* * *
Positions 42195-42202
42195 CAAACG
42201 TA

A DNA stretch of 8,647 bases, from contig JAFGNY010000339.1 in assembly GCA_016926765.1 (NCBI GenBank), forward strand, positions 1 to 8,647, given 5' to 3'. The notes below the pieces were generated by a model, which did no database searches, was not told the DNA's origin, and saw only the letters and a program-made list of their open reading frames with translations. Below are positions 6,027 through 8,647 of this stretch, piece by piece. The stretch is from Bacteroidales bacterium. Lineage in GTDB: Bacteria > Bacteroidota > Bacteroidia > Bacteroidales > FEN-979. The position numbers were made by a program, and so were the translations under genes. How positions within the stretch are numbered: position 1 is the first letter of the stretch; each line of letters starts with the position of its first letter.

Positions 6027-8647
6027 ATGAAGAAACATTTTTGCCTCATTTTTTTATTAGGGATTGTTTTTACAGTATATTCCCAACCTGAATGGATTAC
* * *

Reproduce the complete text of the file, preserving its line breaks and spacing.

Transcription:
Positions 42195-42202
42195 CAAACG
42201 TA

A DNA stretch of 8,647 bases, from contig JAFGNY010000339.1 in assembly GCA_016926765.1 (NCBI GenBank), forward strand, positions 1 to 8,647, given 5' to 3'. The notes below the pieces were generated by a model, which did no database searches, was not told the DNA's origin, and saw only the letters and a program-made list of their open reading frames with translations. Below are positions 6,027 through 8,647 of this stretch, piece by piece. The stretch is from Bacteroidales bacterium. Lineage in GTDB: Bacteria > Bacteroidota > Bacteroidia > Bacteroidales > FEN-979. The position numbers were made by a program, and so were the translations under genes. How positions within the stretch are numbered: position 1 is the first letter of the stretch; each line of letters starts with the position of its first letter.

Positions 6027-8647
6027 ATGAAGAAACATTTTTGCCTCATTTTTTTATTAGGGATTGTTTTTACAGTATATTCCCAACCTGAATGGATTAC